Alternate between applying the integral to each element and closing the set with respect to the elementary operations. Let's call the smallest number of such compound iterations necessary to construct a function its "rank". So exp has rank 0, but erf, erf(exp), and erf + exp all have rank 1.
The integral of a function with rank R may have rank R or R+1. The derivative of a function with rank R may have rank R or R-1, and the rank of the derivative of a function with rank 0 is always 0. If the derivative of a function with rank R has rank R-1, let's call that function "primitive" to distinguish between the two phases of the iteration. A non-primitive function can by definition be written in terms of primitive functions of the same rank (and possibly other functions of smaller rank). For example, erf is primitive, but erf(erf) is not, although they are of the same rank 1.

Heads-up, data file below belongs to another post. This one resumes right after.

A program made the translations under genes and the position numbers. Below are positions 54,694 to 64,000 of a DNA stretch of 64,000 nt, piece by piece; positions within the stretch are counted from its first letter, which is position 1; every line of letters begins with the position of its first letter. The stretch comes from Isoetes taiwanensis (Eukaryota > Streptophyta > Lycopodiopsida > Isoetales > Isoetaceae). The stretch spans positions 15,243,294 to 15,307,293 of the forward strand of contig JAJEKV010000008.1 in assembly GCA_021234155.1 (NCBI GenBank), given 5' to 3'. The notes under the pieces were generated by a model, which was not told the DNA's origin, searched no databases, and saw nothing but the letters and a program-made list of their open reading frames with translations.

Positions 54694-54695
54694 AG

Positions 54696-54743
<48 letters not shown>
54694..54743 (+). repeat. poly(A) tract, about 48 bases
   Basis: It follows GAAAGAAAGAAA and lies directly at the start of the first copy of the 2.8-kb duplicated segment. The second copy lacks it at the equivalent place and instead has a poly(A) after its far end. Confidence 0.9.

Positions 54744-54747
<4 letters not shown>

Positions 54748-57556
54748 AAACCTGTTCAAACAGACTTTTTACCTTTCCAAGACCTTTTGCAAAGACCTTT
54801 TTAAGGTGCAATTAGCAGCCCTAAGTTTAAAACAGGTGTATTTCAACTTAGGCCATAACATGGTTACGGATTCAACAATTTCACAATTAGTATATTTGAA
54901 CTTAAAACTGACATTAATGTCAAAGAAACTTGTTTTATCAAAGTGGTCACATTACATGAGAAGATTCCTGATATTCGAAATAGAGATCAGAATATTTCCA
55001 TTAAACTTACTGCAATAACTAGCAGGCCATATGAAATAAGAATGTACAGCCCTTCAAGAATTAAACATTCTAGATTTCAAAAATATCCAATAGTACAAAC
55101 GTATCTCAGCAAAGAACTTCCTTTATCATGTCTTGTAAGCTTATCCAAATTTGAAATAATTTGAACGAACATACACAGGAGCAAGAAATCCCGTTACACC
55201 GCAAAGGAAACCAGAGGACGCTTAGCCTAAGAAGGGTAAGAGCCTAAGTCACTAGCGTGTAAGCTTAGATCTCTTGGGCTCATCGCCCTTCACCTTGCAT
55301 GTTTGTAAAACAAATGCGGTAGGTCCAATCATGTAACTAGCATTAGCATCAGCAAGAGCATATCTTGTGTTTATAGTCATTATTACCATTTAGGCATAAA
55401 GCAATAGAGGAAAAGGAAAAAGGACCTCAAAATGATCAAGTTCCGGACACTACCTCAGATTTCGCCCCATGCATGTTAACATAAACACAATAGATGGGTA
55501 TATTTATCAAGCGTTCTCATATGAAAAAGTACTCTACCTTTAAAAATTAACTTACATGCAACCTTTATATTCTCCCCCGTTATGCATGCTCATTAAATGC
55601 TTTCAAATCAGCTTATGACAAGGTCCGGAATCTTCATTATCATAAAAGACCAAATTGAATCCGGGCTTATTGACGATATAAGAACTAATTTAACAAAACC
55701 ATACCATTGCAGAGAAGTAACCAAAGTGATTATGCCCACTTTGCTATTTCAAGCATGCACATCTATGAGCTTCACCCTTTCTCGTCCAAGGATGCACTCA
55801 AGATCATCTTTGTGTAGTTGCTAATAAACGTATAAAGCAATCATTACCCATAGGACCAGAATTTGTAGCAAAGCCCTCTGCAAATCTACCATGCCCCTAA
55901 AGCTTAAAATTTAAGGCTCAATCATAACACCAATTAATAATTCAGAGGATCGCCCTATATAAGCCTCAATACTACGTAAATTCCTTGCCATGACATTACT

Suppose R is the largest rank. Then the integral f of any rank-R function f' is a non-primitive rank-R function. It is possible to express f in terms of functions that have a rank smaller than R or are primitive and have rank equal to R, and at least one function of the latter type is required. The sum of any two primitive functions remains primitive, so in the general case we have such a function appearing in a non-additive expression. For the same reason we can find a case where it is not the root of the expression tree. Now we can write f as a composition of a product:
f = g(h * j)
where j is a primitive function of rank R and g and h are some other functions.
The derivatives of f are:
f' = (h * j)' * g'(h * j)
f'' = (h * j)'' * g'(h * j) + (h * j)' * g''(h * j)
f'' contains the same terms that define f' and is therefore also of rank R, so f' is not primitive. But there must be at least one such primitive function f', so the hypothesis of a largest rank is contradicted.